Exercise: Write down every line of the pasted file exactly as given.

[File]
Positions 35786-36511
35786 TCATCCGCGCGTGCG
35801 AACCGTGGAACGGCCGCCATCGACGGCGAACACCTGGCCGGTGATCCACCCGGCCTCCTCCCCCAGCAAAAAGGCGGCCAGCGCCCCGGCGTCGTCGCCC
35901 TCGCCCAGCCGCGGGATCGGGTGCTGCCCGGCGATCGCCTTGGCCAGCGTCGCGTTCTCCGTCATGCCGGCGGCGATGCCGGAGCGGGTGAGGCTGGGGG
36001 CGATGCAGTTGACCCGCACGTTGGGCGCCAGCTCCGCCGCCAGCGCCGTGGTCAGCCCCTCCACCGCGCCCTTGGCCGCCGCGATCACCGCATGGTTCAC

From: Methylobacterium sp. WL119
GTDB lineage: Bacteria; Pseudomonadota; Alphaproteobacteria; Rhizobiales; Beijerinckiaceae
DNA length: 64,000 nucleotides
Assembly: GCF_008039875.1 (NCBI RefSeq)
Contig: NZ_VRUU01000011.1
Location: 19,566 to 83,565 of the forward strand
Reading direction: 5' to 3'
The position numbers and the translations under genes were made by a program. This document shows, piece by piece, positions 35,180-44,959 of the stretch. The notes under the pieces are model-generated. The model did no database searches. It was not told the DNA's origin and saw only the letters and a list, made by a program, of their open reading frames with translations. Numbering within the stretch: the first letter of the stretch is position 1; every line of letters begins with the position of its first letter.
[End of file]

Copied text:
Positions 35786-36511
35786 TCATCCGCGCGTGCG
35801 AACCGTGGAACGGCCGCCATCGACGGCGAACACCTGGCCGGTGATCCACCCGGCCTCCTCCCCCAGCAAAAAGGCGGCCAGCGCCCCGGCGTCGTCGCCC
35901 TCGCCCAGCCGCGGGATCGGGTGCTGCCCGGCGATCGCCTTGGCCAGCGTCGCGTTCTCCGTCATGCCGGCGGCGATGCCGGAGCGGGTGAGGCTGGGGG
36001 CGATGCAGTTGACCCGCACGTTGGGCGCCAGCTCCGCCGCCAGCGCCGTGGTCAGCCCCTCCACCGCGCCCTTGGCCGCCGCGATCACCGCATGGTTCAC

From: Methylobacterium sp. WL119
GTDB lineage: Bacteria; Pseudomonadota; Alphaproteobacteria; Rhizobiales; Beijerinckiaceae
DNA length: 64,000 nucleotides
Assembly: GCF_008039875.1 (NCBI RefSeq)
Contig: NZ_VRUU01000011.1
Location: 19,566 to 83,565 of the forward strand
Reading direction: 5' to 3'
The position numbers and the translations under genes were made by a program. This document shows, piece by piece, positions 35,180-44,959 of the stretch. The notes under the pieces are model-generated. The model did no database searches. It was not told the DNA's origin and saw only the letters and a list, made by a program, of their open reading frames with translations. Numbering within the stretch: the first letter of the stretch is position 1; every line of letters begins with the position of its first letter.